It is nice to see the member from Ottawa standing up right now. She should be talking to her health minister. He said very clearly that the private sector can play a role in health care. What that means is we eventually turn over the public system into the hands of private corporations. If they follow suit, like the Conservatives would like them to do, eventually those corporations become foreign corporations.
Then what happens? Someone can become very ill in this country and someone from another country makes money from that illness. That is unbelievably wrong. The New Democrats will fight against that and we will continue to fight against as long as we remain in the House of Commons and in legislatures across the country.
This will be one of the major issues in the campaign. Canadians want to know and they are clear. The vast majority of Canadians support a publicly funded, publicly delivered health care system.
All of us in the House of Commons talk about health care to the nth degree. We talk about people being ill and what to do about that. Very little debate takes place about the preventing illness. When it comes to this, the Liberals and Conservatives are at huge fault. They have made massive cutbacks to the provinces.
The provincial conservative government in Nova Scotia cut physical education from the school system. What happens when provinces cut physical education from the school system? We end up with kids that no longer have activity in their classrooms or in their schools. Many reports have said that we are breeding a group of children who are rapidly becoming more and more obese.
What happens when we have obesity? We then have diseases like diabetes. Diabetes is very expensive to treat, with the proper insulin and everything else. We try to save a dollar by cutting physical education from the classroom, but we are more than willing to spend hundreds of dollars years later to treat something that we could have prevented.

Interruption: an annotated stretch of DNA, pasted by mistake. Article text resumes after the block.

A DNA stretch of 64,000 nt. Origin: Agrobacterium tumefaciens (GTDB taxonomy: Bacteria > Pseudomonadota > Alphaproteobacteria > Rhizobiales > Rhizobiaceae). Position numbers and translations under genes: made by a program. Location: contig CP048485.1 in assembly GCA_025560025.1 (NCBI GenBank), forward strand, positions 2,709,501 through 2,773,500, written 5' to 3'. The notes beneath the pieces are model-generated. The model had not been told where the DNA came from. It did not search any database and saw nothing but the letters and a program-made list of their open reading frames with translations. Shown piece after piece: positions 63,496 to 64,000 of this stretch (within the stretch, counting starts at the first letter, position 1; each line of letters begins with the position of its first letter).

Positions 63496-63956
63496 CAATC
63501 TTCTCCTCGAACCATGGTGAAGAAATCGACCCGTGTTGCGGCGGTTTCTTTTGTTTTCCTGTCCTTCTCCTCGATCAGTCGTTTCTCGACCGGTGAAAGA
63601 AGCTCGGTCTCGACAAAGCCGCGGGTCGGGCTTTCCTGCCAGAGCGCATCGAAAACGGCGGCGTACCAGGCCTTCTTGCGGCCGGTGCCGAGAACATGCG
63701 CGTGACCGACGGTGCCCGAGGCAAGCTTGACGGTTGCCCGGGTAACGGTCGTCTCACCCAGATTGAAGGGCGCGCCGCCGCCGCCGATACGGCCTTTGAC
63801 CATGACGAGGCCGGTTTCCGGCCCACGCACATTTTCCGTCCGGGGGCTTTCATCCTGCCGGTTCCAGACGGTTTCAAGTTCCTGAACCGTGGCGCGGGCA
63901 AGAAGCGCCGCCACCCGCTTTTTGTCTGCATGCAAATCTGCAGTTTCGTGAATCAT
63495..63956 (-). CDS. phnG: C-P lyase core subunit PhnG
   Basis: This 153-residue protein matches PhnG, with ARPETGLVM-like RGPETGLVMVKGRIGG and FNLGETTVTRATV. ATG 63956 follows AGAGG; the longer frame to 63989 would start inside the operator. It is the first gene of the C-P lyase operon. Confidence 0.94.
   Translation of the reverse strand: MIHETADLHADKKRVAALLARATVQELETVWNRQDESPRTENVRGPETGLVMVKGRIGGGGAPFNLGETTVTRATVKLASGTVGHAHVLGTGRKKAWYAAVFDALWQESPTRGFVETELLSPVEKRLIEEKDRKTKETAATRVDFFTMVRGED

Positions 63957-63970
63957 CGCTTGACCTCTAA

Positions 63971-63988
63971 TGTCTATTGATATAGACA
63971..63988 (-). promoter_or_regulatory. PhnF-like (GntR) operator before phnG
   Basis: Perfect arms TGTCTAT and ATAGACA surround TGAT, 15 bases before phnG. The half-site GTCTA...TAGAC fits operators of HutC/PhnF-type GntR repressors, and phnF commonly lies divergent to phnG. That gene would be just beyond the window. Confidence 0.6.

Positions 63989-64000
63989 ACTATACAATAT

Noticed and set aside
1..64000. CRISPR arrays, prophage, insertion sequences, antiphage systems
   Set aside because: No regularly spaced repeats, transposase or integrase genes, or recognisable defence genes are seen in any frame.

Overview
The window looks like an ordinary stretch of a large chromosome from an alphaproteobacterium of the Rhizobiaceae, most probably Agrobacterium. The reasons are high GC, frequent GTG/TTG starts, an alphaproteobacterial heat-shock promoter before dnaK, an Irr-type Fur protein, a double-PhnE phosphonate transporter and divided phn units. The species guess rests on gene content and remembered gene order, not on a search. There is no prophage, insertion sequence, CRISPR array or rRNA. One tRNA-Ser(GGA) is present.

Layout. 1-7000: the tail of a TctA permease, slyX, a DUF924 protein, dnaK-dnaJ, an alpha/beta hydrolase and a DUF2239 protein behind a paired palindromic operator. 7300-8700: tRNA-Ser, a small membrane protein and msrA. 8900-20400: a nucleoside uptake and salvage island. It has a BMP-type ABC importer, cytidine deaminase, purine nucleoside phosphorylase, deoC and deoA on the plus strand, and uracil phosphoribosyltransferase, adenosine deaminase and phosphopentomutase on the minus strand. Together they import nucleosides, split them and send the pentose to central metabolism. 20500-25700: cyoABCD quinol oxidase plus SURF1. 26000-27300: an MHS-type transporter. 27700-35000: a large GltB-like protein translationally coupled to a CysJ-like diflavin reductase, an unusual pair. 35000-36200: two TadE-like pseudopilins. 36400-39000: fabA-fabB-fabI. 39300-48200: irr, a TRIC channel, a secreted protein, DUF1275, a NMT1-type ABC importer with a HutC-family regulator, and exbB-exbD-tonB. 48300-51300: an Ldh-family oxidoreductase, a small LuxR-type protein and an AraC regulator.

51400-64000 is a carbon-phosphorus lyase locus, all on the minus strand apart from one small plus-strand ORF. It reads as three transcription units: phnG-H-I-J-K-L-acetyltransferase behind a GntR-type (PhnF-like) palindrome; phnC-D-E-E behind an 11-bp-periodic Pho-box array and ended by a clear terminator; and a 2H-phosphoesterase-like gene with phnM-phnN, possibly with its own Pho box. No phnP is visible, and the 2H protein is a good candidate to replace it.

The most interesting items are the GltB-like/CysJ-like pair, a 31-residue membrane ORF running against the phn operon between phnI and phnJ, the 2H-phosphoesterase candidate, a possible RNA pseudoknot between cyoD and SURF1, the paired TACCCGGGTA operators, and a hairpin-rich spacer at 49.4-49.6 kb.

It is very clear, if we really want to prevent people from accessing health care in the end, we should bring back physical education into the school system. We should bring back other aspects into our lives that make Canadians more physically fit. George Chuvalo once said, “a healthy mind and a healthy body makes a healthy choice”.
It brings me to my next point, which is an idea that the New Democrats put forward. We thank the government on the one hand. It took the idea and put it into effect, but only in small part. That is the aspect of palliative care and special rehabilitative care.
Sometime in our lives we are either going to become caregivers or have care provided for us. When it comes to palliative care or special rehabilitative care, the best thing for an individual going through that care is the ability to be in the surroundings of their choice, to be free of pain and to be surrounded by their loved ones. When we reach the time for us to exit this world and go on to the next one, we would like the opportunity to die in the comfort of our own homes. Hopefully all of us will be very old when it happens. Poll after poll shows that when Canadians have the choice, they prefer to die in the comfort of their own homes.